Five Considerations: Using Commercial PACE for Condominium Developments

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With the adoption of increasing and costly environmental regulation affecting buildings nationwide, Commercial Property Assessed Clean Energy (CPACE) financing offers a unique vehicle that may be used to fund qualifying energy efficiency and renewable energy projects at a lower effective cost than traditional borrowing. CPACE recently became available in New York City for retrofit projects in commercial properties, and the city is expected to pass legislation that will make CPACE financing available for new development projects as early as September 2021.

A key element of CPACE financing is that, unlike traditional debt financing, a CPACE loan is repaid in installments through a charge on the applicable property’s tax bill, which typically allows for lengthy loan terms that could extend 20 to 30 years. This structure results in an interesting dynamic in the context of a residential condominium development, where a property is subdivided into multiple units, and typically conveyed to third parties rather than held by a single person or entity. The CPACE Program Guidelines indicate that “residential condominium units currently owned in common by a commercial entity” are eligible for CPACE financing, “unless and until such time as such a unit is sold.”

Here are five considerations this requirement raises for condominium developers, multi-family owners upgrading and converting their properties to condominium ownership, and lenders regarding the applicability of CPACE to their properties:

  1. Prepayment Penalties. Where individual condominium unit sales take place, the CPACE loan will need to be partially prepaid at each closing. Thus, a lender will look to establish prepayment penalties and exit fees that offset the increased likelihood that all or a significant portion of the loan will not reach maturity. In turn, a borrower will need to factor that penalty into its own underwriting to determine whether the overall cost of the CPACE loan yields the desired projected net sales proceeds.
  2. Interplay With Senior Lender. Senior loan documents provide that each unit can only be released from the senior loan if a minimum release price is obtained, which typically also accounts for a cap on amounts that can be deducted from the gross sales proceeds of a unit. The partial prepayment of the CPACE loan will have a meaningful impact on these calculations. This will be a critical point in negotiations as developers seek senior lender approval of CPACE financing, which is almost always a requirement under senior loan documents. Given this requirement and the requirement to partially prepay the CPACE loan together with a penalty as described in the prior paragraph, developers might view CPACE as short-term financing and seek to recapitalize a project prior to the creation of the condominium and use the new capital to repay the CPACE loan in full.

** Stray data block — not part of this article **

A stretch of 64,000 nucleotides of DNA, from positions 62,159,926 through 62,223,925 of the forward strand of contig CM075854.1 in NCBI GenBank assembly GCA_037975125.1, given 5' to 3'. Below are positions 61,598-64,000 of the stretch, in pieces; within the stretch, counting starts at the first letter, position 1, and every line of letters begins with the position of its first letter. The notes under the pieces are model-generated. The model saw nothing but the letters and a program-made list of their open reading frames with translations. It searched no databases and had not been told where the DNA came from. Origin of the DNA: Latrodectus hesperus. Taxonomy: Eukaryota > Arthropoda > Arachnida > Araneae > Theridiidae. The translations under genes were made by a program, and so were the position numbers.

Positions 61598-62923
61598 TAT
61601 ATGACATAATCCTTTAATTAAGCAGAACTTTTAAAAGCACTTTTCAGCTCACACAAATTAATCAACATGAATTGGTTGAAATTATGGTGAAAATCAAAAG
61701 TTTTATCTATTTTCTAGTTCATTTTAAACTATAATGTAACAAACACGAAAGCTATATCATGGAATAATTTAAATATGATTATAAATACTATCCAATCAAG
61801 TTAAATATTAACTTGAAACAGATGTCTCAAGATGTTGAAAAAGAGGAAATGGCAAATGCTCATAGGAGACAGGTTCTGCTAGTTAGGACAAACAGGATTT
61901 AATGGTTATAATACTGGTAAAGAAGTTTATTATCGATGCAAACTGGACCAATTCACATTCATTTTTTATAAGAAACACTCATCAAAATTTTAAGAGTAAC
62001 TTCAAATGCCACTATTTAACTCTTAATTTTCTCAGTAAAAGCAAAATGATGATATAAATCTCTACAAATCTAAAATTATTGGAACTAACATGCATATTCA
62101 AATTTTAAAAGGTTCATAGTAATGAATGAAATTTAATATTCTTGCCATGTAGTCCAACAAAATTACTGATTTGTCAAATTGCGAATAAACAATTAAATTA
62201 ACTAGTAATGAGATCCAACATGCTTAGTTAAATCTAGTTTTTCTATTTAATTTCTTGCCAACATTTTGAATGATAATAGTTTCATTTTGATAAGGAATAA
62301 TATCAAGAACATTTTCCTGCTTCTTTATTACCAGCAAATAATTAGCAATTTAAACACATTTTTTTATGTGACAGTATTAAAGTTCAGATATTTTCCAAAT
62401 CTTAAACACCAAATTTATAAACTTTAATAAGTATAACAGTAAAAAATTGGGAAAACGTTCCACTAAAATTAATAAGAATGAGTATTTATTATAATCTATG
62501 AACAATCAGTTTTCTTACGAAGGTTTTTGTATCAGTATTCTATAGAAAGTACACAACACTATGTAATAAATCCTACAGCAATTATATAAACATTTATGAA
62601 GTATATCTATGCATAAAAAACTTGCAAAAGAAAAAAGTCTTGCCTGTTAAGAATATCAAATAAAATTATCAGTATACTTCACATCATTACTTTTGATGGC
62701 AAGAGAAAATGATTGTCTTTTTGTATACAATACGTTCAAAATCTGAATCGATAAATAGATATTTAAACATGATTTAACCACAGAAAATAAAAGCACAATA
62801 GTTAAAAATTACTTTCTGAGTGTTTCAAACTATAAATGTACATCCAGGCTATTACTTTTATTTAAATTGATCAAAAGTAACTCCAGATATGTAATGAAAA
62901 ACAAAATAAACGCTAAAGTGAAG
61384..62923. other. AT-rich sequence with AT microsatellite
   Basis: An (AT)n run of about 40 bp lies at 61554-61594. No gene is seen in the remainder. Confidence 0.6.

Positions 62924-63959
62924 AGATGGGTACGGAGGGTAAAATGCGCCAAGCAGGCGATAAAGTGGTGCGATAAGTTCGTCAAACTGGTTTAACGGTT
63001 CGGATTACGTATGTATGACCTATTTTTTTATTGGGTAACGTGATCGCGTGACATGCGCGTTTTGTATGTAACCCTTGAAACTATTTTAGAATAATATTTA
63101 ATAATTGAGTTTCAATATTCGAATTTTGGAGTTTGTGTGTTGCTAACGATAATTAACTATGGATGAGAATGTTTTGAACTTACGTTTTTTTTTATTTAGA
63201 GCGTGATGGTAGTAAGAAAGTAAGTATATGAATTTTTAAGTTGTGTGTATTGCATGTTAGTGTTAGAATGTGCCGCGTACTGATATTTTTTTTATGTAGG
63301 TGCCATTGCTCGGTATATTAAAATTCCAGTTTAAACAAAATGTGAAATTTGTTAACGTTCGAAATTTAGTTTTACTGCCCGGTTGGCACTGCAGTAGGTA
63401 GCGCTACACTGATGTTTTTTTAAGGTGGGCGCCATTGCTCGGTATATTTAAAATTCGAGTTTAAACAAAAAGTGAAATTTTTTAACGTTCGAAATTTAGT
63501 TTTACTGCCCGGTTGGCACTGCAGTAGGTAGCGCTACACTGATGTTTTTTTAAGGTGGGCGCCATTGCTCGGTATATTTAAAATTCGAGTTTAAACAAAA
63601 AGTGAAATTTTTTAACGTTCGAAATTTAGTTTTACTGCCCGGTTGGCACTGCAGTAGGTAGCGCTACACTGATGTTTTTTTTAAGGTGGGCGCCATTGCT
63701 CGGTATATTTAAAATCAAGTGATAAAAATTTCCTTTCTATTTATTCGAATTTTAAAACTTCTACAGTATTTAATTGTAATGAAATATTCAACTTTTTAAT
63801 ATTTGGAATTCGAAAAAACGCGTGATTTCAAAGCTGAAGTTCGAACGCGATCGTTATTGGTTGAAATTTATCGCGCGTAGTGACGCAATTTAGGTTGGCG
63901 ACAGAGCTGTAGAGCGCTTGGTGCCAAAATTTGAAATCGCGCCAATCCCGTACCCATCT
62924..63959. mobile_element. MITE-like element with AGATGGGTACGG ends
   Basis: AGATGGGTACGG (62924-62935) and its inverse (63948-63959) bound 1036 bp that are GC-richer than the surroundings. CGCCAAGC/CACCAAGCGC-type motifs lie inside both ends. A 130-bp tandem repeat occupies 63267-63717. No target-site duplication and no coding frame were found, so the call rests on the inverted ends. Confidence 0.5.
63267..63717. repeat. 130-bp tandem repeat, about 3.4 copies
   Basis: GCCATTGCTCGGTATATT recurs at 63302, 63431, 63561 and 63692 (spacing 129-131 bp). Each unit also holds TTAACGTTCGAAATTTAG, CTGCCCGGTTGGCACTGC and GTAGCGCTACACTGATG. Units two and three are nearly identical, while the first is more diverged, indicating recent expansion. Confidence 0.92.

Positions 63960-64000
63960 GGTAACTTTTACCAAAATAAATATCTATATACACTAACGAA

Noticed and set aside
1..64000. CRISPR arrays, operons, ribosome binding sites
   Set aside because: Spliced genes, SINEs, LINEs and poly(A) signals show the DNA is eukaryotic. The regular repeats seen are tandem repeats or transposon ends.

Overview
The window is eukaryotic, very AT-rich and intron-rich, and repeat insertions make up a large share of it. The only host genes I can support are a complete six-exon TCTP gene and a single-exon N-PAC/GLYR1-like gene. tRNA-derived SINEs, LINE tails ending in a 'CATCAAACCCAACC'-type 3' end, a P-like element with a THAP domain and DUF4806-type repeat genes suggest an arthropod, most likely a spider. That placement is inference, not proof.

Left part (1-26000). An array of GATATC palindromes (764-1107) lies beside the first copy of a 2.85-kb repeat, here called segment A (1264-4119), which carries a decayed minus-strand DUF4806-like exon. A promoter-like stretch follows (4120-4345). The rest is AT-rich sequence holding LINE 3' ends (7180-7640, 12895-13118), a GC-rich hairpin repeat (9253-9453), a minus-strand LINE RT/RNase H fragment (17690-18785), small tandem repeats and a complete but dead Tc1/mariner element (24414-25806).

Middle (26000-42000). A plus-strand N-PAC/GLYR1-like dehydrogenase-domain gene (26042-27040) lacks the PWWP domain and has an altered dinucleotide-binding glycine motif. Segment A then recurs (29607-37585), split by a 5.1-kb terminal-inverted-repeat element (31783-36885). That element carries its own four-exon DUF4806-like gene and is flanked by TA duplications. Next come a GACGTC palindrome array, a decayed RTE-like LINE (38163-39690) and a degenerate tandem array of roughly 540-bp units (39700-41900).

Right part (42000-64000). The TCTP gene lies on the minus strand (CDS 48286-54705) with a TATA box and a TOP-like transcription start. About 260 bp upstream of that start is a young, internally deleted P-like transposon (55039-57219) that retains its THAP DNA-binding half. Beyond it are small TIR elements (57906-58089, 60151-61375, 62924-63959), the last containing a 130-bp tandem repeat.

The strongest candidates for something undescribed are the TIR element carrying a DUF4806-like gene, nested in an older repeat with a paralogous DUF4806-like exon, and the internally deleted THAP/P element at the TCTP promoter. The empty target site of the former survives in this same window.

3. Lack of Detail in Program Guidelines. The discussion of condominiums in the Program Guidelines is limited to the one instance mentioned above. That condominiums are expressly mentioned as being eligible is good news, but the lack of meaningful detail will leave market participants to figure out the many nuances of how the program will actually be implemented for a condominium development. This could result in a variety of interpretations and conflicting approaches from lender to lender and project to project, and has created a great unknown as to what happens if a project is determined to have run afoul of the Program Guidelines. In order for CPACE to be most useful, clarifying guidance will be necessary.
  4. Bulk Sales. Sometimes the developer of a condominium will sell units in bulk to an operator or investor. In a scenario where the developer/CPACE borrower sells all of its units, the units would still be “owned in common by a commercial entity,” so would the CPACE loan remain in place? Alternatively, if only a portion of the units are sold, is there any flexibility for the CPACE loan to remain in effect for the sold units so long as they are operated by a commercial entity? Again, the lack of detail in the Program Guidelines leaves these questions open for the market to interpret.
  5. Co-ops. Unlike condominiums, a co-op property is owned by a single corporation, which then sells shares of that corporation to the apartment owners. Because of this structure, CPACE financings are a perfect fit for co-ops. In addition, certain condominiums have co-ops that exist within a condominium unit. The specific legal structure of a property could result in a simpler path to obtaining a CPACE loan for a property that features a condominium, although offerings of condominiums are otherwise generally viewed as being more marketable than co-ops.

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DISCLAIMER: Because of the generality of this update, the information provided herein may not be applicable in all situations and should not be acted upon without specific legal advice based on particular situations.

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